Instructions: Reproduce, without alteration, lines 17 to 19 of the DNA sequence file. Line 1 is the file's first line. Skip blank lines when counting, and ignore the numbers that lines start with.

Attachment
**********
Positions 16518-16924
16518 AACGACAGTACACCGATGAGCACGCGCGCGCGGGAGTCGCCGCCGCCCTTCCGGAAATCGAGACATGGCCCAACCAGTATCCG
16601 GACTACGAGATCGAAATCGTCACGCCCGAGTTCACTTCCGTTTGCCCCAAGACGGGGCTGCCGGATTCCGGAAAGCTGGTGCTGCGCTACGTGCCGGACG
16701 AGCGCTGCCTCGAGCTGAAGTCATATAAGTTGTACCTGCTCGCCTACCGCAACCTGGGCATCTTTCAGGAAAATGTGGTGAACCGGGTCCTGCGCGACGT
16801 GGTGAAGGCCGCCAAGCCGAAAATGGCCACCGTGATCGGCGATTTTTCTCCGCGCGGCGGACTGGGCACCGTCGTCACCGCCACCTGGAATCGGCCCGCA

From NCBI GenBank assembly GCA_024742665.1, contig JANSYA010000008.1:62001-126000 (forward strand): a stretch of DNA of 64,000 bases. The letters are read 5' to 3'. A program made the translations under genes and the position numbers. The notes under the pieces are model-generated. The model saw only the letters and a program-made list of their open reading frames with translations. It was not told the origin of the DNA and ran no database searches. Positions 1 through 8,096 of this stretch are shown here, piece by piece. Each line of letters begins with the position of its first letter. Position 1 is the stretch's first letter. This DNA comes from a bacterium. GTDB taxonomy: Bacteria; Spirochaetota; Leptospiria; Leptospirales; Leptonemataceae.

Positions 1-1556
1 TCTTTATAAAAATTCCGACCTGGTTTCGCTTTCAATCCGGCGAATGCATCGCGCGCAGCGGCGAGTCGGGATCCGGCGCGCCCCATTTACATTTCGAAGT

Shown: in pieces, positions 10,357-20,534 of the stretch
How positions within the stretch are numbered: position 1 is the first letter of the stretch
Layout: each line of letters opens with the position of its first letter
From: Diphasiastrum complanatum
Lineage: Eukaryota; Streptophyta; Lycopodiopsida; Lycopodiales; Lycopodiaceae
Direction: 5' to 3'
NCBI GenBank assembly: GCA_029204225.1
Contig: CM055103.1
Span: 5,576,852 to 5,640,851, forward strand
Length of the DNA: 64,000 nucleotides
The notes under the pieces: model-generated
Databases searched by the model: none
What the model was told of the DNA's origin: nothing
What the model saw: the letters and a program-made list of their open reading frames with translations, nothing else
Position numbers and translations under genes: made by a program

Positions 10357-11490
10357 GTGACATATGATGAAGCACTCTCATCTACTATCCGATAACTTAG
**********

Span: 5,576,852 to 5,640,851, forward strand
Length of the DNA: 64,000 nucleotides
The notes under the pieces: model-generated